Sunday, 7 April 2013

Intercessionary prayers re-visited

Awaiting a delivery of 6 on-off switches from the internet to allow me to pursue the wiring of the 6 isolated sections of track necessary for DC running of layout.

So, in the mean time, here are French railway connected pictures from the web.

The first is by one of my favourite early 20th Century painters, Albert Marquet. It is of the station at French Algiers, and sold at auction at Christies in 2005 for £18,000.



Here is a painting from the same era by Paul Delvaux, a Belgian. It's called "La Gare".



Not sure what it sold for, but Sotheby's estimated it would sell for between £3,000 and £4,000.

And while I was browsing, I came across this painting by another favourite painter, Marc Chagall.

From the same era, and I thought that something like it would make a great backdrop for my Parisian townscape.



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Currently listening to:

Got iTunes set to shuffle ie random and a great and unexpected series of tracks has come up, many of which I'd forgotten about.

eg a lovely ballad from the Beatles' White Album called Good Night.

Recorded in 1968, Ringo Starr is the only Beatle to appear on it, singing to an orchestral backing. It was written by John Lennon who had asked George Martin to create the ambiance of one of those lush Hollywood Musical love songs.


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Last night's dinner:


Red Snapper, boiled potatoes (boring), spinach/walnuts/crème fraiche.


Approx cost per head: £8.00

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Last weeks cost per head stats:

Sunday  £5.00
Monday   £2.15
Tuesday    £5.00
Wednesday  £1.80
Thursday  £10.50
Friday     £1.80
Saturday  £8.00

Average cost per head per night = £4.89

Compared with previous weeks' (most recent first) averages of : £11.43; £2.33; £5.48; £4.11; and £3.69

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Intercessionary Prayer and Daring:

For me, until recently, trusting in God, seemed to require a hell of a lot of bravery. Now it requires no courage at all; it's simply not a matter of courage.

Frequently, I'll open at random either the Bible itself or a religious tract of some kind. Last night, before falling asleep I opened this book at random.


And read this:

For St Therese, there simply could be no comparison between our sins and His mercy:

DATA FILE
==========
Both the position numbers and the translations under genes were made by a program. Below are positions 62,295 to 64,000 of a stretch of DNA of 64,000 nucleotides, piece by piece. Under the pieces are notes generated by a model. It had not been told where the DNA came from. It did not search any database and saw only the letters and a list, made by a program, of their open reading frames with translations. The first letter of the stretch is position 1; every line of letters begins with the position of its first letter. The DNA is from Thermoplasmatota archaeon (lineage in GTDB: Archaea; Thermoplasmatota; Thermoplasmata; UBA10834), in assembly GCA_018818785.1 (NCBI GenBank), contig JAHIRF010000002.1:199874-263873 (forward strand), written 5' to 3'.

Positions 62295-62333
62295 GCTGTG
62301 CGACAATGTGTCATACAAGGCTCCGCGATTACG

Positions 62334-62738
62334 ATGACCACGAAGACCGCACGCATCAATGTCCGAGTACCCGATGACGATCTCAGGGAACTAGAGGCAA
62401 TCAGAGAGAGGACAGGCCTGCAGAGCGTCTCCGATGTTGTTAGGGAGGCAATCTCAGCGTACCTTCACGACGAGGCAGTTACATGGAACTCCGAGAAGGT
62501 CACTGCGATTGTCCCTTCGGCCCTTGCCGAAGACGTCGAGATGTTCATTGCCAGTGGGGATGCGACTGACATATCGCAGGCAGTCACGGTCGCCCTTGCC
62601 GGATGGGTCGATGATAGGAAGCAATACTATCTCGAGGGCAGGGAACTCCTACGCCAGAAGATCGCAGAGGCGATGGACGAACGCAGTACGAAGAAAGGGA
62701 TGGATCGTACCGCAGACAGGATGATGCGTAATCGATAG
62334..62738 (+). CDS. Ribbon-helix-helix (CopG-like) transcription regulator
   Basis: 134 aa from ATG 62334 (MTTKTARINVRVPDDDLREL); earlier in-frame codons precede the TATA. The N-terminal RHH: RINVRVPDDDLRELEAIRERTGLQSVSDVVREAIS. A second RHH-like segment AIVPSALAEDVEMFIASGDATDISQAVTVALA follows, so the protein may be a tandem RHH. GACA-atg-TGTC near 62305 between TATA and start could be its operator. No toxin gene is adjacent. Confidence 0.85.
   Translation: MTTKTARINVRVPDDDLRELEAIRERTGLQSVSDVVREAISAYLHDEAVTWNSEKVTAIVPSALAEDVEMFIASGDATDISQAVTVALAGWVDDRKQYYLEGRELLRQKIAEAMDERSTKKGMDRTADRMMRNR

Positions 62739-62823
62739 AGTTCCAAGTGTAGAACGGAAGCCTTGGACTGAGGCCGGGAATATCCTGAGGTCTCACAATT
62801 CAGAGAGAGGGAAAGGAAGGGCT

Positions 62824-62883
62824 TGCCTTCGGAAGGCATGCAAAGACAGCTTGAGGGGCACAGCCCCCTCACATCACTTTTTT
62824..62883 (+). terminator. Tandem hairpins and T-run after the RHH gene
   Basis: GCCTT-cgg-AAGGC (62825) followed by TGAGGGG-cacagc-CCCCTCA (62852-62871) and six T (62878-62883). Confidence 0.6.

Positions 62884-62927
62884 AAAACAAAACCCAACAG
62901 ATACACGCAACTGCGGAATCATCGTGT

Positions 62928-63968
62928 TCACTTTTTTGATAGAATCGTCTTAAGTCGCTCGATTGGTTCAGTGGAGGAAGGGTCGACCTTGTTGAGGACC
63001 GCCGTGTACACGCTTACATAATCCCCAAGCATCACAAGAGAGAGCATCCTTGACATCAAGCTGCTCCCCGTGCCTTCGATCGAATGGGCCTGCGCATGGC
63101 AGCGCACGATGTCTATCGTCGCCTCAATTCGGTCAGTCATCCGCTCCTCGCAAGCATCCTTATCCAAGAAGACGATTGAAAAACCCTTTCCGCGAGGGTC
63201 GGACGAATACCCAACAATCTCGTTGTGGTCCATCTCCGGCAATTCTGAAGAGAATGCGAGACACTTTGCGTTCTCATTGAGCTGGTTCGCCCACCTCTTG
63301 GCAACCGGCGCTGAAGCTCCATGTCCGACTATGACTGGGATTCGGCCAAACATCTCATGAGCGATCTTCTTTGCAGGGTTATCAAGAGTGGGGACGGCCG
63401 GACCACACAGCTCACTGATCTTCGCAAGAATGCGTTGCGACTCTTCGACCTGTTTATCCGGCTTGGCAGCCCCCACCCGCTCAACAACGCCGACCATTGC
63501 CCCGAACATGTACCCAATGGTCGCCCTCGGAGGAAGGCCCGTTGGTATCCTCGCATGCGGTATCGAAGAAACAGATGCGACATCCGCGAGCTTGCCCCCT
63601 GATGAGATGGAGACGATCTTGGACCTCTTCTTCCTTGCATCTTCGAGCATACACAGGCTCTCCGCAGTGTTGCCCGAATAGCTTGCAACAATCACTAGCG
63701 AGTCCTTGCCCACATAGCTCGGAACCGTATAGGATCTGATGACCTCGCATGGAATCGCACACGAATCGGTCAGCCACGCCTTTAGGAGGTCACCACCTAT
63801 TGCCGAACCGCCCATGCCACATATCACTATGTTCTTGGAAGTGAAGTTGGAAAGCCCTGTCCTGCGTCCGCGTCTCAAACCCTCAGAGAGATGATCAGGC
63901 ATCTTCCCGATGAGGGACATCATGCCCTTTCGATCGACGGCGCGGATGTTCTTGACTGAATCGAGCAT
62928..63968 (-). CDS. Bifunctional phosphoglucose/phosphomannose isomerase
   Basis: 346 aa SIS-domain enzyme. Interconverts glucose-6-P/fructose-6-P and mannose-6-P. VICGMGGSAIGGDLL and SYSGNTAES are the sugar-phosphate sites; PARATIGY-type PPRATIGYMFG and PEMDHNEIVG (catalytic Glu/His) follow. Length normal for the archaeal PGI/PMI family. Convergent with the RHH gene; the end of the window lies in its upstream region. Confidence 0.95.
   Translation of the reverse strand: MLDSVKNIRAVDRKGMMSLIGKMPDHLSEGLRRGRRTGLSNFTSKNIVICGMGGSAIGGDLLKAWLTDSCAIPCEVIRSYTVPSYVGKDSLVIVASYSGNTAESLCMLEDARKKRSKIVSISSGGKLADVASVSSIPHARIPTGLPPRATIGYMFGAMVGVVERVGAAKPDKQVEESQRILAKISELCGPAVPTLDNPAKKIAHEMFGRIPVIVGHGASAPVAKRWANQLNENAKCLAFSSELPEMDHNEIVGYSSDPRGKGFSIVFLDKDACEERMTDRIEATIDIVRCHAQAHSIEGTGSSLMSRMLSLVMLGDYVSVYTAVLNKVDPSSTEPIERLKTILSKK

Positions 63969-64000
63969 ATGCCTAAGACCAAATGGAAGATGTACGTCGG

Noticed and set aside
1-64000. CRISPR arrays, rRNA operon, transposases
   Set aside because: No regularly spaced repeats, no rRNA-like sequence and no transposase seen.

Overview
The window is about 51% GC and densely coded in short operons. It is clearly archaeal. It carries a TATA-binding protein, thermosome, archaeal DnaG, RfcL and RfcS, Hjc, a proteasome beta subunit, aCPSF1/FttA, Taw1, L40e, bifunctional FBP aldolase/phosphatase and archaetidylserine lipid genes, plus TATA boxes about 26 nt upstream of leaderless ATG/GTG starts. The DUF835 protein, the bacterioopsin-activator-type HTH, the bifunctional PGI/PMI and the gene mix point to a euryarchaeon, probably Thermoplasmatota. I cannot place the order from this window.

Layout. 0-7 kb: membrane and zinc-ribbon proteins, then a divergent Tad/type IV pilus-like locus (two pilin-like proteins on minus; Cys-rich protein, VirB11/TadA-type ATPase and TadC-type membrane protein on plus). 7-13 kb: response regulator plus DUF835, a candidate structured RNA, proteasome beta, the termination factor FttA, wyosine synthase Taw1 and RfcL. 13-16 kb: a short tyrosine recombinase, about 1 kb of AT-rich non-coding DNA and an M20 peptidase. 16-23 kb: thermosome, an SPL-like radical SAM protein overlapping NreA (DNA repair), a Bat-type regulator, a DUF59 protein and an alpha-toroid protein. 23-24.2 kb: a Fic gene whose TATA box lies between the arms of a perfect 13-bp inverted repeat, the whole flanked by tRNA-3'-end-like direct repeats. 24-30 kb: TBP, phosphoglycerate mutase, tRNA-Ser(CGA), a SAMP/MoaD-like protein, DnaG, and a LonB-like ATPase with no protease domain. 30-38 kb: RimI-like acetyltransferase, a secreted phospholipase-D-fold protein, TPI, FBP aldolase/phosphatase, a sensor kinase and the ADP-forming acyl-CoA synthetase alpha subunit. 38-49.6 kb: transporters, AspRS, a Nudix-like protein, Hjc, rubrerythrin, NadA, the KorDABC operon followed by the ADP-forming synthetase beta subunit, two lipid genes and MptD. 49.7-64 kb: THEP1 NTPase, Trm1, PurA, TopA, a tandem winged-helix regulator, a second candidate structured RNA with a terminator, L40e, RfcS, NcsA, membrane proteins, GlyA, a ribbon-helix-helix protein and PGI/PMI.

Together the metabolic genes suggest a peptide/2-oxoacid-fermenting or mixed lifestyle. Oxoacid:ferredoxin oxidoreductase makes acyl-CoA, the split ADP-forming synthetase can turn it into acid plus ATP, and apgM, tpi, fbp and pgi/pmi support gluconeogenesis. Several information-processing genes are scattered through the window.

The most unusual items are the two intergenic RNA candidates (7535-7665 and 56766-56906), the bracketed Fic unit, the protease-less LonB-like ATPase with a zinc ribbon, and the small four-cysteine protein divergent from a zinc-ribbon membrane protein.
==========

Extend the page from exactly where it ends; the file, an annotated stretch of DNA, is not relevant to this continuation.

"if I had committed all possible crimes," writes St Therese, "I would always have the same confidence; I feel that the whole multitude of offences would be like a drop of water thrown into a fiery furnace." p 58

St Therese is referring to the barrier that we believe exists between us and God - the barrier of committing a sin or sins. I'm referring to a similar barrier: the barrier of believing that we haven't done enough to have our prayers answered.

Until recently, I kept trying to bribe God into being merciful towards me and those I loved. Now I simply ask him to be merciful.

This has marked a shift in my attitude towards intercessionary prayer.

Whereas before I assessed the likely success of an intercessionary prayer in terms of quantity, now I assess it in terms of sincerity.

Whereas before I would spend hours each day agonisingly trying to concentrate while I ran through the correct format of a prayer - a self-inflicted format, I might add. Now, I simply express the intention of the prayer.

And this is where Daring comes into the re-evaluation of my past prayer practice. In the past I was scared that if I deviated from the practice of, say, repeating a request to God 50 times, then God would turn the request down on the grounds that I hadn't paid him enough: as if prayers were a kind of currency.

It would have taken courage on my part to accept the doctrine that one need only say a  prayer once but sincerely.

But now, I do not need to be courageous to accept it. I trust in the infinity of God's mercy. He expects me to trust him automatically and cheerfully.

And I do.


















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